This week was a little bit different as we didn't have school Wednesday due to political elections. There were some reports of protests and rioting with cars being burnt (some say it was just car tires) and some guns going off but otherwise it was a fairly peaceful day. We did hear, however, that there was a coup attempt Wednesday – thus the gun fire and burning tires. We weren't sure how Thursday was going to go. Do we just get up and go to school as planned? We hadn't heard anything from the American Embassy so off to school we went on Thursday just as if it was another day. And it was.
Today (Friday) started off just like any other day. We all got ready and walked to school together. Randy then left and took the taxi-bé to work. I stayed at school today to help in one of the classrooms. At 10:30 the morning break bell went off. All the teachers and students piled out of the classrooms for their snack and morning break. As I was walking out of the classroom I realized that there were many fewer children than normal. Just as I was thinking this one of the teachers came up to me and asked, “Aren't you going to get your kids and go home?” “No, I know I'm not usually here on Fridays, but I'm helping out today in Miss Anza's class”. She looked at me with a little bit of confusion in her eyes and responded with, “You haven't heard the news have you?”
Well, it turns out that the President put a message out to the public that everyone should evacuate from the Ivato area (not our area but the one up by the airport). He said that if negotiations didn't go well between the government and those in the military who attempted the coup that the government would take back the military base they were in with whatever force was needed. Then there was news that there was shooting in Talatamaty which is the community we have to walk through to go to school (though this was never substantiated.)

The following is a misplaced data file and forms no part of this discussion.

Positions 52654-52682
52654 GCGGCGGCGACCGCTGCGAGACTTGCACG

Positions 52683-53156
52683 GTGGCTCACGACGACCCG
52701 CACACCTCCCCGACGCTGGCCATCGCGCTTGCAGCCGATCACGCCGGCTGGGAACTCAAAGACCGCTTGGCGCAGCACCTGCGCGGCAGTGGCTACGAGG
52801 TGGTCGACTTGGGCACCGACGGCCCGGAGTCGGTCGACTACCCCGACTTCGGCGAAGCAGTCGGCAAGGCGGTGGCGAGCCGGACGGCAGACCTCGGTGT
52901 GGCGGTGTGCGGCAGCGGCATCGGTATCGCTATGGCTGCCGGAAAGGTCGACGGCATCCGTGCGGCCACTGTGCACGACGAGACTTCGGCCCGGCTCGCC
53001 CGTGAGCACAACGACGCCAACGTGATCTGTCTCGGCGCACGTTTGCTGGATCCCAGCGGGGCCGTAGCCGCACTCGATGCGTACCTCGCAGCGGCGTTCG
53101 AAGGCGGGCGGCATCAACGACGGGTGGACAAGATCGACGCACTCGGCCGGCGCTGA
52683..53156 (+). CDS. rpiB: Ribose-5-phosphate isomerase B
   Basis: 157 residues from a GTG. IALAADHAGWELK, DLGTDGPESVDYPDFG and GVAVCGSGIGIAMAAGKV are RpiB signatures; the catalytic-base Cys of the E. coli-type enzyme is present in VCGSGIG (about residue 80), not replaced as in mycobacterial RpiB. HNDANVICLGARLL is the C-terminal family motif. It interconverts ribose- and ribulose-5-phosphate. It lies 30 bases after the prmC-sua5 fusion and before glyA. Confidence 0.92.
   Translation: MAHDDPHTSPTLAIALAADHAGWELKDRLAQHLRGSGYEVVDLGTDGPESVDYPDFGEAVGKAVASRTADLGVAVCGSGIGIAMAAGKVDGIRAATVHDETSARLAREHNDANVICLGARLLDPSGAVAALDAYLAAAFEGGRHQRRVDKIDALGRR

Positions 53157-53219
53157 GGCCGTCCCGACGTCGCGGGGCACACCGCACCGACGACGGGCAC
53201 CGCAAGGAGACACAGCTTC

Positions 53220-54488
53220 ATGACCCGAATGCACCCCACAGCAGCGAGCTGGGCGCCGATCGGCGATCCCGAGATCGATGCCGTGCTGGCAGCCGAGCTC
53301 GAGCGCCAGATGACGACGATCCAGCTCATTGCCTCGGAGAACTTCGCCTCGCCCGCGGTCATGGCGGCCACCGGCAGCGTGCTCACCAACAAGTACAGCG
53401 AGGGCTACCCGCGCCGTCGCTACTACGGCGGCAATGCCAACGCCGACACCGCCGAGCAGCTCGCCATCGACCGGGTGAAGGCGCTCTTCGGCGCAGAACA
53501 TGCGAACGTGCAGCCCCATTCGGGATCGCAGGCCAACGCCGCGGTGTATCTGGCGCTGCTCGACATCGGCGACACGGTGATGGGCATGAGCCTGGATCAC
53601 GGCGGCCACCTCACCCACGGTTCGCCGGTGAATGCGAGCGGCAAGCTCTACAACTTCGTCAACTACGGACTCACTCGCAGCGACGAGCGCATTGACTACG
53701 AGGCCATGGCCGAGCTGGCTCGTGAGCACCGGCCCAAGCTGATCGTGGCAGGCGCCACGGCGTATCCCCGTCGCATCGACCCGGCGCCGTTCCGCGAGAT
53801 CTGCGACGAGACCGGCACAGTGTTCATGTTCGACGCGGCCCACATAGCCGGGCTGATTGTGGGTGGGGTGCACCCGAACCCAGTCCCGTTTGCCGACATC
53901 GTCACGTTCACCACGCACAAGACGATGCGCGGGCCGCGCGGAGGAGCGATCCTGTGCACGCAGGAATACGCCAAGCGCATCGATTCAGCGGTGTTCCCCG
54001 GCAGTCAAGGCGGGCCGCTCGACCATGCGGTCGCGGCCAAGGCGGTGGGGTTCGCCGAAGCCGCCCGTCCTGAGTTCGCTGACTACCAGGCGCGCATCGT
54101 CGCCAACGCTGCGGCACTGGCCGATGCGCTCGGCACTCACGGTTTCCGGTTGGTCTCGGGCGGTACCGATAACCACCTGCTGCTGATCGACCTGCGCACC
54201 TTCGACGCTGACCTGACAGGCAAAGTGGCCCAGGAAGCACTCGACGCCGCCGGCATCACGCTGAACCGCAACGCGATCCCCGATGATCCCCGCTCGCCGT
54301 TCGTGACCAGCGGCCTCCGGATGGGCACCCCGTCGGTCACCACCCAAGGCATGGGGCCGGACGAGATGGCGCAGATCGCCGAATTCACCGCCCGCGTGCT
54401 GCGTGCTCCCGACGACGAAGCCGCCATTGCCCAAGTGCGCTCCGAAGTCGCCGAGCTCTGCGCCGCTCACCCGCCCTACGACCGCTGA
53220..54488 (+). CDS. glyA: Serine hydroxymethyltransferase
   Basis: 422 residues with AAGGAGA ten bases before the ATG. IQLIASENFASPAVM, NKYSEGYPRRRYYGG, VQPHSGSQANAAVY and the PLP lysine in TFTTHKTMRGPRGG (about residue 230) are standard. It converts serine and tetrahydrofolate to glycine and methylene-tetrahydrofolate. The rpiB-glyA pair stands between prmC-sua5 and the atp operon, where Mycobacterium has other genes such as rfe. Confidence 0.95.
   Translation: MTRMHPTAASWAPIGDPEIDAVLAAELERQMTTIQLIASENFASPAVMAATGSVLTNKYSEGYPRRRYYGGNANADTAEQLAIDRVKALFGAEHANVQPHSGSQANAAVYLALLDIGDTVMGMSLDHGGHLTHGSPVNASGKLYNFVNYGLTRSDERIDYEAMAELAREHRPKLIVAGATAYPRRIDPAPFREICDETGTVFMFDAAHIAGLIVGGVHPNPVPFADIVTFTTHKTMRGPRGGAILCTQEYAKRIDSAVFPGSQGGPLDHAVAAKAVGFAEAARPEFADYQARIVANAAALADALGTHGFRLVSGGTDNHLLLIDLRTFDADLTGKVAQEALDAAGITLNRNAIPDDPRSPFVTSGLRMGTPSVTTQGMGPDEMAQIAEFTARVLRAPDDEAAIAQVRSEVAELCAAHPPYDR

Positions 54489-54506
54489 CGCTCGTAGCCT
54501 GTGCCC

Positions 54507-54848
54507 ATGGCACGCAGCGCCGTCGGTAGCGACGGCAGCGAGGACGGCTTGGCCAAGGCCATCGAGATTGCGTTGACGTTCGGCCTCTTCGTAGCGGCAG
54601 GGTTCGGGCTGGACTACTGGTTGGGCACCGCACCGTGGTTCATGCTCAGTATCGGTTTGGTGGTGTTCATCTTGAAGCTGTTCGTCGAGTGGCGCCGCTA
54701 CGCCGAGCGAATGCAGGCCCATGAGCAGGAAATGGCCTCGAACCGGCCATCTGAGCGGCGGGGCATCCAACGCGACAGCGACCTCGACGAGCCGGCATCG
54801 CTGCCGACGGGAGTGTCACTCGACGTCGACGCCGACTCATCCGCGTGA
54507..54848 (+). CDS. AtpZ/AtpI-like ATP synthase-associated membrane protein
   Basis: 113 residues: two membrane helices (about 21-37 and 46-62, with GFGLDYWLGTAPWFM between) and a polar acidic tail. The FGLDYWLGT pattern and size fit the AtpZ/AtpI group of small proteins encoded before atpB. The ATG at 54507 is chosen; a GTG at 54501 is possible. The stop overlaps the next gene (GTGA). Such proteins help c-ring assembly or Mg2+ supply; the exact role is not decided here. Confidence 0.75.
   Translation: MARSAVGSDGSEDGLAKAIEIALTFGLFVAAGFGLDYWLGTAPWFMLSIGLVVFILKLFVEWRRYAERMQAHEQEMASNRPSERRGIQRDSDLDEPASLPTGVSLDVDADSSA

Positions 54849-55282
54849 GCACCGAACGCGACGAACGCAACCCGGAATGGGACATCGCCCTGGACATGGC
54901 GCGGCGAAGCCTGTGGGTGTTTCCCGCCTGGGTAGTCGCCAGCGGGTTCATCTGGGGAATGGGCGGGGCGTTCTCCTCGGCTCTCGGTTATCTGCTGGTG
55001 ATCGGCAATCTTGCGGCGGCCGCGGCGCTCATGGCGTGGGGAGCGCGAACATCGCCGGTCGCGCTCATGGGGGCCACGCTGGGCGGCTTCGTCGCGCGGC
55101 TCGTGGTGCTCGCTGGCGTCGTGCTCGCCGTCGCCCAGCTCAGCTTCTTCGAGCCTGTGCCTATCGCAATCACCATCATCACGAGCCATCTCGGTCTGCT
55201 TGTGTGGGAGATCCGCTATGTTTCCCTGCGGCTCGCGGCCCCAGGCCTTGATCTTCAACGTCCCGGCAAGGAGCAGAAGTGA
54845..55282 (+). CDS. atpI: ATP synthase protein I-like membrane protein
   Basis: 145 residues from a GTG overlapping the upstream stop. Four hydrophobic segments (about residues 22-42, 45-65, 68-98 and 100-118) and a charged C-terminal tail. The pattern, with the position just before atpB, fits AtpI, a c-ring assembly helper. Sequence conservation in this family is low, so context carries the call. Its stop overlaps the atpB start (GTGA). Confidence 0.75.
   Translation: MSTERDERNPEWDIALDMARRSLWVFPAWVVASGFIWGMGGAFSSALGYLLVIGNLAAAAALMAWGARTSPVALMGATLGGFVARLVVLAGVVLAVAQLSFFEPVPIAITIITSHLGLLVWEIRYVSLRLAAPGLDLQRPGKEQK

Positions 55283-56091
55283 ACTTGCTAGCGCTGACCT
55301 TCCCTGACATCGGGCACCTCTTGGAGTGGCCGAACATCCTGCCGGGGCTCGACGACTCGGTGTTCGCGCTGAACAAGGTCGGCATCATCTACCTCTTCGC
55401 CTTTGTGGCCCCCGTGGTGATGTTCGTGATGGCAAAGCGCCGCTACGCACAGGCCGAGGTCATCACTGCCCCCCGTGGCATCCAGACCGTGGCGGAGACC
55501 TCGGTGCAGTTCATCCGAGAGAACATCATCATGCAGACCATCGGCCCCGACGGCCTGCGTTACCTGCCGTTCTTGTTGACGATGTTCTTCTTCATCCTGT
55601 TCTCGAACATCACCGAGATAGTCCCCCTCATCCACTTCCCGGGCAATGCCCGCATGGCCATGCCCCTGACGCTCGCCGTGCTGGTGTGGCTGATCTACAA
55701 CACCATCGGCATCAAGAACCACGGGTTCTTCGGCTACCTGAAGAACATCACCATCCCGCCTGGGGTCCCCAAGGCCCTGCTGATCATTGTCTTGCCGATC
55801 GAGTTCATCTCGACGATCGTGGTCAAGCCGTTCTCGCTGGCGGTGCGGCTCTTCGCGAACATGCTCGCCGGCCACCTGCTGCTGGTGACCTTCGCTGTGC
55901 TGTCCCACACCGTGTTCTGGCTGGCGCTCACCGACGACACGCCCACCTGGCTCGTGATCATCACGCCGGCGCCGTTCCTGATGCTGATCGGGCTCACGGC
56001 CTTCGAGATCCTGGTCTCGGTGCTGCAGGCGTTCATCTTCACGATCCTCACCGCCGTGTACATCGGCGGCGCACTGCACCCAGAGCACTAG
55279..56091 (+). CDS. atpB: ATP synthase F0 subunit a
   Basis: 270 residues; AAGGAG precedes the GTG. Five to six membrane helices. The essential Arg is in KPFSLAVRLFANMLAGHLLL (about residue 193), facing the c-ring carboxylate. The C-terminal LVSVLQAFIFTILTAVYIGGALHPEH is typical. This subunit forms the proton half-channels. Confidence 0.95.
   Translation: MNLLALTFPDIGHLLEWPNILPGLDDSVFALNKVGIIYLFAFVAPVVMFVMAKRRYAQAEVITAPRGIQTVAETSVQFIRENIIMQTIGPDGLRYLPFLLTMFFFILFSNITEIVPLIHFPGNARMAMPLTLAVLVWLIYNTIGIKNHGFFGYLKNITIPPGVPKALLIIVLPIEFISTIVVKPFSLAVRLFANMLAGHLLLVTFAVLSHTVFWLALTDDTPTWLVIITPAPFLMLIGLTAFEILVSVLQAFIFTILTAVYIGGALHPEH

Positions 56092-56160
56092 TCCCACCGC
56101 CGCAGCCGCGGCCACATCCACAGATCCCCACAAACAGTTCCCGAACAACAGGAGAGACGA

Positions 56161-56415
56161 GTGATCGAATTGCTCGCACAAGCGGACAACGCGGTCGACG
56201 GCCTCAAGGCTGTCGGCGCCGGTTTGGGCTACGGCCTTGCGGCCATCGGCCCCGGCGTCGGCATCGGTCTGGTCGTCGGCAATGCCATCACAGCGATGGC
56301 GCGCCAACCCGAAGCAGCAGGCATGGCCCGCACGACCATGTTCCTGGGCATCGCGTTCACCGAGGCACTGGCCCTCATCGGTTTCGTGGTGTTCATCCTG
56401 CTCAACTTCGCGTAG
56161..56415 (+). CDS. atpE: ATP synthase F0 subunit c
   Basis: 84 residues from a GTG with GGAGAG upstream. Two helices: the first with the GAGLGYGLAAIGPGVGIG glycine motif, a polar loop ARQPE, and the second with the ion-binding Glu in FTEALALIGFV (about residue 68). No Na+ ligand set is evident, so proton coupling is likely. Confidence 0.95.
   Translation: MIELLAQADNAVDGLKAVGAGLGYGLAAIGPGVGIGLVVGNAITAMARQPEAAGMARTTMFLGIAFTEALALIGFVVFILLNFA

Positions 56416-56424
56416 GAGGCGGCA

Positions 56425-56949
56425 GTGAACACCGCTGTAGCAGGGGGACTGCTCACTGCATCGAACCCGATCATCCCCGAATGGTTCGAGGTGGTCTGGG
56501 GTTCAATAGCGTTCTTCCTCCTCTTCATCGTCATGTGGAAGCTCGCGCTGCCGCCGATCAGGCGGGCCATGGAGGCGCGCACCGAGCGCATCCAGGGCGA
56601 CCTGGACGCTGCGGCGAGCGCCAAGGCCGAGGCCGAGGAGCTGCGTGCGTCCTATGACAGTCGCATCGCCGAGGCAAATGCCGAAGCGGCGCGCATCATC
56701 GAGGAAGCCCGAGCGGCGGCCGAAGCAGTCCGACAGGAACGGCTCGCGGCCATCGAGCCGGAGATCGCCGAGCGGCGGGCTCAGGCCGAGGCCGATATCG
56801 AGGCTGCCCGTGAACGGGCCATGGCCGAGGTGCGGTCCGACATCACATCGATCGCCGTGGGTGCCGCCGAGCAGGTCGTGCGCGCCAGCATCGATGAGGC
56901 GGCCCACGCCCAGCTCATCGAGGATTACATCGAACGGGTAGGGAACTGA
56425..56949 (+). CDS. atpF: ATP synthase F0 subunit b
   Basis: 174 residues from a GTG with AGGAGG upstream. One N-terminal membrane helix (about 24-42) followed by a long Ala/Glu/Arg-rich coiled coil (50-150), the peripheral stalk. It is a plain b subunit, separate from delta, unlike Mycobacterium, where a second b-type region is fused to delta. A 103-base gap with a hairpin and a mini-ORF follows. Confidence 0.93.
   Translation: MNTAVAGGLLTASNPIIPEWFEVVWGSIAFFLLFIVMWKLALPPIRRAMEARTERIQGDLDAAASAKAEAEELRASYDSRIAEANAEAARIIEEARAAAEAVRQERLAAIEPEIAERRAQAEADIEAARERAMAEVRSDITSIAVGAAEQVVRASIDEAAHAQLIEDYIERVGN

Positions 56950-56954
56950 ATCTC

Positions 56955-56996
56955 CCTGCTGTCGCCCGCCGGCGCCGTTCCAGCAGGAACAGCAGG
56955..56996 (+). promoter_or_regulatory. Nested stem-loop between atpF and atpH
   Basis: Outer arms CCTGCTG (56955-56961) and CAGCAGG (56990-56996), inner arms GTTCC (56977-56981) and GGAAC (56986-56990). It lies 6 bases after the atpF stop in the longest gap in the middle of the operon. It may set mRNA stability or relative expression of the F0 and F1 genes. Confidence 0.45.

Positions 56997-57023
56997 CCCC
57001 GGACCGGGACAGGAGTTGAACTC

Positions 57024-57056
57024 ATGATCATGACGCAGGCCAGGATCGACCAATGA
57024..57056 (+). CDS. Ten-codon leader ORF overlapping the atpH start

The Ivato schools were closing early and all the other Vahza's at MCA(which is about 5 other families) came and got their children and now even the Malagasy were showing up to take their children home. I called Randy and we decided that the kids and I would just stay until the end of the school day ,which is 12:30 on Fridays, and that Randy would just stay at work as he would have to travel right through Talatamaty to get home. There were some teachers who weren't sure if they could get home so I told them they could just walk home with us through the rice patties (safest way) and stay at our house until things calmed down.
So, the day continued! Break finished and we went back into our classrooms. We had an assembly for the older children at 12:00 pm. The principal came in and asked, “Do you know what's going on right now?” The children replied, “A coup's taking over....fighting...Are we in a war?” Miss Pree continued, “We are not in a war, but there are people who are not happy with our government. But we don't need to be afraid.” And then she read Psalm 23. I was sitting there thinking, “this is THE strangest assembly I have ever experienced in my life!” As I looked around me I realized the children didn't seem to be nervous or afraid. Then I realized, “Oh yeah, they went through this already just last year so it's not new for them”. Things just went on. The kids sang through their Christmas music for the program coming up in December. Life goes on.
So Randy got a ride to school and then the 4 of us walked home the normal way. There didn't seem to be anything too drastically different. There were a few stores closed that are usually open. Shop Rite had closed one of their two gates to avoid people running through the parking lot in case of an emergency.
So, Randy got to have a ½ day of work. We lovingly called this day “coup day” instead of “snow day”. So we went home and made lunch and planned on watching the end of The Sound of Music. We started watching it during the first “coup day” Wednesday night! We thought it was appropriate to finish it during this one as well! A huge thunderstorm rolled in and we could hardly hear the movie! We desperately needed the rain. Randy said, “you know, the hotter people are the more irritated and willing they are to fight, maybe the rain will calm things down a bit.” Thank you Lord for the rain.
No, we don't feel we are in any danger as of right now. We are being wise in our decisions. We were supposed to have a prayer meeting tonight with AIM but it was canceled, and rightly so safety wise. Please pray for this country. We will eventually leave it, but these dear Malagasy people won't. It is sad to see our friends morn the fact that they do not have a government who takes their best interest to heart. I guess we'll just have to wait and see what tomorrow holds.